Federal Grant Helps Sheriff's Department Add Missing Child LOCATER

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August 8, 2002

Federal Grant Helps Sheriff's Department Add Missing Child LOCATER

When a child is reported missing, time is one of law enforcement's greatest enemies. Every hour a child is missing, the likelihood of a safe recovery decreases. In order to ensure a high level of preparedness for child abduction cases, the Scotland County Sheriff's Department has implemented LOCATER, the Lost Child Alert Technology Resource.

There are many challenges facing law enforcement personnel in missing child cases. One of the greatest is collecting and disseminating the child's descriptive information quickly. With that goal in mind, LOCATER was created to provide the computer hardware and software needed to rapidly distribute critical missing child data on a local, state and nationwide basis.

"This new system gives us all the tools we need to allow our department to utilize all the available missing children resources," said Scotland County Sheriff Wayne Winn. "The LOCATER will ensure that if, in the rare case a child from Scotland County should go missing, we can make every effort to secure a safe recovery."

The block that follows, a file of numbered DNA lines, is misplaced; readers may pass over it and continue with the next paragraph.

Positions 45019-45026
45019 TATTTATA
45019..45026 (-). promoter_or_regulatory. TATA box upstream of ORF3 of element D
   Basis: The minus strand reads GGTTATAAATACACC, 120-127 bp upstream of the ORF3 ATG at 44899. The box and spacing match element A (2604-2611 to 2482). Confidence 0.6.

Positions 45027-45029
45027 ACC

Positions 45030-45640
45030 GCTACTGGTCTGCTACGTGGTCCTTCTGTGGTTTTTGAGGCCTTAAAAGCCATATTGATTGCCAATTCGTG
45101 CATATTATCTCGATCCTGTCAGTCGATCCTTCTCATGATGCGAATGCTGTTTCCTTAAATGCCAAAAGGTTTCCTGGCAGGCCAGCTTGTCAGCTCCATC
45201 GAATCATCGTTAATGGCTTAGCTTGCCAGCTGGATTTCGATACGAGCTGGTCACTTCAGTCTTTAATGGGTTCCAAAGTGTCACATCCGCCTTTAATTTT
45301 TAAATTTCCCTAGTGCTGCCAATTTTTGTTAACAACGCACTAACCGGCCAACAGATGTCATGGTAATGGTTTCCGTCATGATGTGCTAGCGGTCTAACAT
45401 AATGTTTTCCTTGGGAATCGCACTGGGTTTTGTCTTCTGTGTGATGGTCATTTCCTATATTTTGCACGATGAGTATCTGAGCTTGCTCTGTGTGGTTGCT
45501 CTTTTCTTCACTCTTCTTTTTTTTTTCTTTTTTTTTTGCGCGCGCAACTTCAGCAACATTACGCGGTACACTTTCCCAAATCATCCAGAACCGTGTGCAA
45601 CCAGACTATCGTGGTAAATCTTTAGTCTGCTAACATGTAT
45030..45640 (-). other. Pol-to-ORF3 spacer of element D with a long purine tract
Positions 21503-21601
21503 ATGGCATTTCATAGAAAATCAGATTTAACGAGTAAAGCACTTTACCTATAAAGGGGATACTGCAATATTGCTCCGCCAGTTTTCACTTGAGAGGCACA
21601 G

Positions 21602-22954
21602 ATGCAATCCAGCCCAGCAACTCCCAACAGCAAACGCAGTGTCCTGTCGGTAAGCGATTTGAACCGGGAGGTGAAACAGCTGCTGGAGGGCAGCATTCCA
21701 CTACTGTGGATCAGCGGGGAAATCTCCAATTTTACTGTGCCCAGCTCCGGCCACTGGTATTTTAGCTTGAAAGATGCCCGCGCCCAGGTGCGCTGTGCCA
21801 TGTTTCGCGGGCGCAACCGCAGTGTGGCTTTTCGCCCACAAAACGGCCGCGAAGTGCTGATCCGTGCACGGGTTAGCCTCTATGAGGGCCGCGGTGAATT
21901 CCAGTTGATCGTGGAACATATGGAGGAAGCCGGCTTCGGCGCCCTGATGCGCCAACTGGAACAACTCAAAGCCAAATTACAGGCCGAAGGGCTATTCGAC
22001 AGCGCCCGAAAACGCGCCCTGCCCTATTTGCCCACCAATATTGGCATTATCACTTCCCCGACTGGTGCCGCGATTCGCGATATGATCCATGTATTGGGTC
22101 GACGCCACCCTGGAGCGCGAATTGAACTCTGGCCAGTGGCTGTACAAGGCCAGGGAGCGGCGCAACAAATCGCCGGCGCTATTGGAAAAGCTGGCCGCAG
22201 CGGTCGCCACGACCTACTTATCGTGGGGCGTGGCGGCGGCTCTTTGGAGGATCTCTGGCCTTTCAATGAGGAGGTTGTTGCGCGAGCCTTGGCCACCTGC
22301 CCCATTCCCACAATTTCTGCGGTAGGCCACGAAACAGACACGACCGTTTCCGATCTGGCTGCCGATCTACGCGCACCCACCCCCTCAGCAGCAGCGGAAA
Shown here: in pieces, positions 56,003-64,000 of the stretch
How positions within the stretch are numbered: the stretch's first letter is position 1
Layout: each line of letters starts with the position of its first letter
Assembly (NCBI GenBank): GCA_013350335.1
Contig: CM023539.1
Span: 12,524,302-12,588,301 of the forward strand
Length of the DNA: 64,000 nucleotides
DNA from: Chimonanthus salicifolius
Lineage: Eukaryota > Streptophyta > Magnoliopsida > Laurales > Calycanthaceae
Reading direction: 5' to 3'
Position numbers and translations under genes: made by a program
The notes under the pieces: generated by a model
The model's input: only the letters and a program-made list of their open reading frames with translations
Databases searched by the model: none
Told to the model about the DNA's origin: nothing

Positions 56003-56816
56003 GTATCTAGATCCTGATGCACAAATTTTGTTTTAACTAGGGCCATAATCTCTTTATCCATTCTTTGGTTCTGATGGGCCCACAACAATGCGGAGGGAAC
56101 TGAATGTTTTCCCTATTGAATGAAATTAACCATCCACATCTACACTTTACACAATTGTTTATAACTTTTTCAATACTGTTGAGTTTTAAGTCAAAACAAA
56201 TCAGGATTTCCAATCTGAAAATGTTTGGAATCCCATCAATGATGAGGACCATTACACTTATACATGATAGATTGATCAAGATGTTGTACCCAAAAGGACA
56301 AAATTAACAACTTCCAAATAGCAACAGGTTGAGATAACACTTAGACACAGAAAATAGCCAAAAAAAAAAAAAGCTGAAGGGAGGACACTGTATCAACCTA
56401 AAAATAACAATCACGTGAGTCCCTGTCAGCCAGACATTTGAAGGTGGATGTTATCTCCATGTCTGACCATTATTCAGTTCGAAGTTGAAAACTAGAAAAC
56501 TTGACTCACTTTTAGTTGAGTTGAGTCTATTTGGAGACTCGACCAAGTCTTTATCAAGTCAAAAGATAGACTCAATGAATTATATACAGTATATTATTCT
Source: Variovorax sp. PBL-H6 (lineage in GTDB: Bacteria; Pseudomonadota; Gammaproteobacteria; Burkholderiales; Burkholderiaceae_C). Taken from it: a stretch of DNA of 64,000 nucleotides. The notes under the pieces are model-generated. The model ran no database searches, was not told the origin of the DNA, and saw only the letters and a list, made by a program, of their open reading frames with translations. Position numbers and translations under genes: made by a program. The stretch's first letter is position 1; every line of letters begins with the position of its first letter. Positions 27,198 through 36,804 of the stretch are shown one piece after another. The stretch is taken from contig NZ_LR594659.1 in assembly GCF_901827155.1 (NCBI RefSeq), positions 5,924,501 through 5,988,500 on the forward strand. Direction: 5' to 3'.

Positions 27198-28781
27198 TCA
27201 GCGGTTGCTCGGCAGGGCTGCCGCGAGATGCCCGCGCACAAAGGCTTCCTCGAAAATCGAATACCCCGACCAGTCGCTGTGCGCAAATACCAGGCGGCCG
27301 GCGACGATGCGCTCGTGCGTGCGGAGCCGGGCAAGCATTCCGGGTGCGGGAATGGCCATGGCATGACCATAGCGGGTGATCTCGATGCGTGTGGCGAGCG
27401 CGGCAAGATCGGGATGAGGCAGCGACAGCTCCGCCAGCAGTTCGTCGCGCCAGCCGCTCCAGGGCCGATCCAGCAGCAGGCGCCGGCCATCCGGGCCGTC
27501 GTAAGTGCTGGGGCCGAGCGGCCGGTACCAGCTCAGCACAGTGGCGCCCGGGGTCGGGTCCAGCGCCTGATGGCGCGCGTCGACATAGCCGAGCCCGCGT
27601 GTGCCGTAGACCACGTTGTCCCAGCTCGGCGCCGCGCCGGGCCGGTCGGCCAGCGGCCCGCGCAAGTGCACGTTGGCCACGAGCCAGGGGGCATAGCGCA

The sheriff's department has worked in conjunction with the National Center for Missing & Exploited Children (NCMEC) to implement LOCATER. United States Congressional funds allow NCMEC to provide the LOCATER system free-of-charge to law enforcement agencies that investigate missing children cases. NCMEC has found that when pictures of missing children or their abductors are made available to the public, one in six children are recovered as a direct result of this information.

Using LOCATER, agencies can quickly create their own missing-person posters. Once created, high-quality copies can be printed for distribution at roll calls, at incident command posts, and to the community. Posters can also be electronically transmitted to other agencies, the media, and the public via the Internet or through a broadcast fax service.

Use of the LOCATER system, comprised of a Dell Pentium IV computer, HP Deskjet 940C printer, high-resolution scanner, and customized software, is not limited to missing children cases. It includes templates for more than 100 different types of posters such as missing adults, wanted persons, and crime alerts.

A similar system called the AMBER Plan has gained national publicity with recent success stories, including a California abduction case where the warning system was given credit for saving two teenage girls from being murdered by their abductor.

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